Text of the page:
“Llamas are up 5% this quarter, while 22% of people have chosen blue instead of red year-to-date.” So what? Do I care if llamas are up? Is that a good or a bad thing? Is there a goal associated with whether red or blue is chosen? Why do these things matter?
Too many compliance departments track metrics because they think they are supposed to. Managers, the C-Suite and the Board are used to getting metrics from other departments, so they assume they’re appropriate from Compliance as well. But many metrics tracked by compliance programs don’t inform the business about anything. And because of that, tracking them isn’t useful.
A New Series
We’re creating a new series of blogs on metrics that matter. We’ll be delving into examples of metrics being used by the most forward-thinking companies in the world. We’ll also be examining how to use metrics effectively to understand the trends in your business and in your program. Lastly, we’ll be giving lots of examples for you to choose from so you can bring your metrics to the next level.
What is a Metric?
Management consulting guru Peter F. Drucker said, “What gets measured improves.” A metric is simply a measurement. If you can measure it, it can be a metric. Compliance departments typically use metrics to monitor and audit the state of the program. They can also be used to drive efficiency and identify areas for improvement. Ideally, they should provide critical data to show whether Key Performance Indicators (KPI) are being met.
Good Metrics vs. Bad Metrics
Good metrics provide important information. They can tell you whether your program is effective. They can help you to prove that your program is adding value to the business. They can also tell you whether your program is improving over time.
Bad metrics don’t provide any of this information. Creating and reporting on bad metrics has two disadvantages. Number one – it probably takes a long time to collect the information, which is time you’ve wasted at work. Number two – management isn’t getting anything out of the metrics, so they won’t pay attention to them. What’s worse – management may think you’re not adding value because your metrics don’t show effectiveness, efficiency, or positive change in the organization.
We’re Not Confident
A recent survey by Deloitte found that 30% of companies are not attempting to measure the effectiveness of their programs at all. Of the 70% that are – only one-third are confident that they are using the right methods.
The Department of Justice’s Framework for an Effective Compliance Program poses several questions. For instance:
Has the company measured the effectiveness of training?
How has the company collected, analyzed, and used information from its reporting mechanism?
Has the effectiveness of outsourced processes been assessed?
How has the company assessed whether these policies and procedures have been effectively implemented?
It’s easy to understand how commonly-tracked metrics can fail to answer these questions. For instance:
If the metrics you’re tracking aren’t helping you to answer these questions, it’s time to move on to next-level metrics.
Our series is going to focus on what we’re calling Next-level Metrics. Next-level metrics are meant to go deeper than the basic metrics. They’re meant to help you answer the most important question: SO WHAT? Your metrics should always be able to answer the question SO WHAT? Let’s say that 96% of your employees finally finished the Code of Conduct training. So what? Does that mean the training was effective? Does that mean they enjoyed it? Does that mean they learned anything? If “what gets measured improves,” then it matters that what you measure gives clear answers to the most important questions.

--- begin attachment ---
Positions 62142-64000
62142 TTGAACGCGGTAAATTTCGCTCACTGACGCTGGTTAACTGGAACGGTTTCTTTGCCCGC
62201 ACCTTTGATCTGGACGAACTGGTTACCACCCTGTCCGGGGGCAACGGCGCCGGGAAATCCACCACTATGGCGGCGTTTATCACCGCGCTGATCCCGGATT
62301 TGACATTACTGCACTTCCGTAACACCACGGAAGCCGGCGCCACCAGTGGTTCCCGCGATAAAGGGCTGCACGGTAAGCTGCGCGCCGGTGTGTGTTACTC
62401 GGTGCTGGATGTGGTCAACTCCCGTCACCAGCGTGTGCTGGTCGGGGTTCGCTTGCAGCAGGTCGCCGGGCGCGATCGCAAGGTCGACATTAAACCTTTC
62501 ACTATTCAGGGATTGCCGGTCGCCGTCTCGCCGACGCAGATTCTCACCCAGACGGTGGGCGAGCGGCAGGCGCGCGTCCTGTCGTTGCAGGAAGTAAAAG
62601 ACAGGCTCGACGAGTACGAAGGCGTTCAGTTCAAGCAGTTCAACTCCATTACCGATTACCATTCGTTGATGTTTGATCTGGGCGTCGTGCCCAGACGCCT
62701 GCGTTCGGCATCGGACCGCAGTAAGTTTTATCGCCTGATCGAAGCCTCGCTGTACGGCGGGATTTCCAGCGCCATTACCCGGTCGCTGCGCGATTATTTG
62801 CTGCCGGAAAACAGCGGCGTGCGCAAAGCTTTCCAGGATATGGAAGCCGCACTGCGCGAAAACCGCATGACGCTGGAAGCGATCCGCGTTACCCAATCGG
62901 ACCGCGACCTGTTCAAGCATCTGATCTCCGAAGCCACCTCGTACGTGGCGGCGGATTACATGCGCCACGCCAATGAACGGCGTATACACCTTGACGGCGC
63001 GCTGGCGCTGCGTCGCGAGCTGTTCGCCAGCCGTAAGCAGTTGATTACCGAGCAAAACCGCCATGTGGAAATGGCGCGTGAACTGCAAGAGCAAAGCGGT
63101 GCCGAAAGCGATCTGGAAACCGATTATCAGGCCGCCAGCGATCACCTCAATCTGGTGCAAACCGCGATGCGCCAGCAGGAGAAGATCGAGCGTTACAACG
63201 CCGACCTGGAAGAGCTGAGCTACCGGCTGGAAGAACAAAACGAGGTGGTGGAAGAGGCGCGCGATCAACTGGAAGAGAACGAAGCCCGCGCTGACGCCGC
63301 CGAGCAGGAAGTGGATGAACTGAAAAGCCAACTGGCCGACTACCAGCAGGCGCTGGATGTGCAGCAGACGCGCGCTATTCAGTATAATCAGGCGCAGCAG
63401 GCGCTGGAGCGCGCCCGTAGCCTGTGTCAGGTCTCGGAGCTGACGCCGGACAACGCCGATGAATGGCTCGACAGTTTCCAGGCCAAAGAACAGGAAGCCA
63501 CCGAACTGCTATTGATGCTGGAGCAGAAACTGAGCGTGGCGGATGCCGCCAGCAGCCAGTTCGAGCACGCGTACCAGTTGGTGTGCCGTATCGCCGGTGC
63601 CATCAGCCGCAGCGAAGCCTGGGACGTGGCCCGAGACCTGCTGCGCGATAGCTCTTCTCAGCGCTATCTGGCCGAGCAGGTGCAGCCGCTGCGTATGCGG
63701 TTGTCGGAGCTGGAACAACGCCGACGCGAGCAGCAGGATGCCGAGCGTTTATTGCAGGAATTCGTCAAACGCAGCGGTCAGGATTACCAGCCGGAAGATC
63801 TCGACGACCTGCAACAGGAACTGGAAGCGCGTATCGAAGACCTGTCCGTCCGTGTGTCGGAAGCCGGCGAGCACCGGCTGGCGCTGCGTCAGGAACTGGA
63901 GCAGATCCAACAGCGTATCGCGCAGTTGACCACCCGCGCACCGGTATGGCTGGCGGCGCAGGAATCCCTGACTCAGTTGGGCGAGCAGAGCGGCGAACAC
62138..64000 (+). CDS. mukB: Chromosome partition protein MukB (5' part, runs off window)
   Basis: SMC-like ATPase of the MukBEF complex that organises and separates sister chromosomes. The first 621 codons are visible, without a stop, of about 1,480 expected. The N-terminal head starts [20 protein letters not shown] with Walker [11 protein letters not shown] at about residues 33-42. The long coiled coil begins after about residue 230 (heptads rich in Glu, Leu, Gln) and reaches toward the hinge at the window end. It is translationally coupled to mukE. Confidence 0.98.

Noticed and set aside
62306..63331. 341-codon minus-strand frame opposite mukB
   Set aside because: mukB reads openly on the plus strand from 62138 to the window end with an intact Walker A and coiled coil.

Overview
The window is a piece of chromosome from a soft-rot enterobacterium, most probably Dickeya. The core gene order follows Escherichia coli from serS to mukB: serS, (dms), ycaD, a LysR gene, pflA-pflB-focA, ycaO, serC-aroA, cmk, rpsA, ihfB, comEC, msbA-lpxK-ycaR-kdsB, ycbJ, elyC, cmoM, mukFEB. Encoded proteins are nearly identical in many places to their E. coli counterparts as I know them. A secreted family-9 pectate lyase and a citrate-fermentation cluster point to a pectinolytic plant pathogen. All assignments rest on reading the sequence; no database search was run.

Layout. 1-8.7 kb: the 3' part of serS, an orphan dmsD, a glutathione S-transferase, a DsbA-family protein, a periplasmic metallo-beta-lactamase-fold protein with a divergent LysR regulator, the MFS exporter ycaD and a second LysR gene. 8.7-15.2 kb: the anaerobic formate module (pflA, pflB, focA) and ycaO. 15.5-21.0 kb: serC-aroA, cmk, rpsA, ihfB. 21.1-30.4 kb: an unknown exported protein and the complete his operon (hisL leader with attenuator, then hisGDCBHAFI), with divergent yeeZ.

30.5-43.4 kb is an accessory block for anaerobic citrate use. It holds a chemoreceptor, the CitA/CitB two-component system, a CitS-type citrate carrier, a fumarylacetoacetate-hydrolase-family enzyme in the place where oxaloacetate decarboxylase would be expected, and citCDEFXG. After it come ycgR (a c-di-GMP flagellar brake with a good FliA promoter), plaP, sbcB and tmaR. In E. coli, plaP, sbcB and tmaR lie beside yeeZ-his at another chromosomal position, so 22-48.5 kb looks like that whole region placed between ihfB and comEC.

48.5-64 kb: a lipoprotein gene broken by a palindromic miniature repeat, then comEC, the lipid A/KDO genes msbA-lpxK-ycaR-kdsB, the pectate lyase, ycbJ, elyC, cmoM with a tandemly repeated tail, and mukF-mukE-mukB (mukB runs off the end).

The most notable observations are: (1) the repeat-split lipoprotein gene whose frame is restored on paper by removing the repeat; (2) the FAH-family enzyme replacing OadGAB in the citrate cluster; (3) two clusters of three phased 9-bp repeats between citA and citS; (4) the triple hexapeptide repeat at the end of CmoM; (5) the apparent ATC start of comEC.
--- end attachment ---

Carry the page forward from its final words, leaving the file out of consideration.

Next-level metrics have four things in common. They are:
The metric should be easy to comprehend. If it takes a great deal of explanation, and the why isn’t obvious, keep going. Work harder to get to the root question, because a good metric will help you to answer it.
We all have roadblocks and weak spots in our company. Some compliance officers don’t have the buy-in of management. Some can’t get the HR department to help out. Some are one-woman compliance departments when the company needs a team of five. And some of compliance programs – okay, almost all compliance program – don’t have a large enough budget.
It’s important when choosing metrics to only choose those for which we can regularly and easily get the information. Choosing a metrics that requires you to rely on information from others can be dangerous. If you must get help in gathering the information, make sure you get the commitment from the gatherer before adopting the metric.
Connected to a goal
Metrics should always be tied to a goal or KPI. If you can’t tie a metric to a goal or KPI, is it really showing you anything? You need to know what you’re shooting for.
Let’s take our llama example from the beginning. Is a 5% increase in llamas a good thing? If you knew that the company wants to hit 18% this year, then the metric is useful because it measures how close you are to the goal. You must define why this metric matters, and then give it context by explaining what it is showing.
Repeatable over time
Metrics should tell the story of your program. You should be able to report on the same metrics year-on-year so that you can see how your program is progressing (or regressing). That doesn’t mean you don’t adopt new metrics. It means that if you do, you tie them to previously-used metrics to create a through-line in your story.
Where we go from here
Over the next few weeks we’ll dig into the details of Next-level Metrics with lots of examples. But remember – no matter what the metric, it should meet all of the parameters outlined above. By choosing metrics that matter, you’ll make your program more efficient and effective.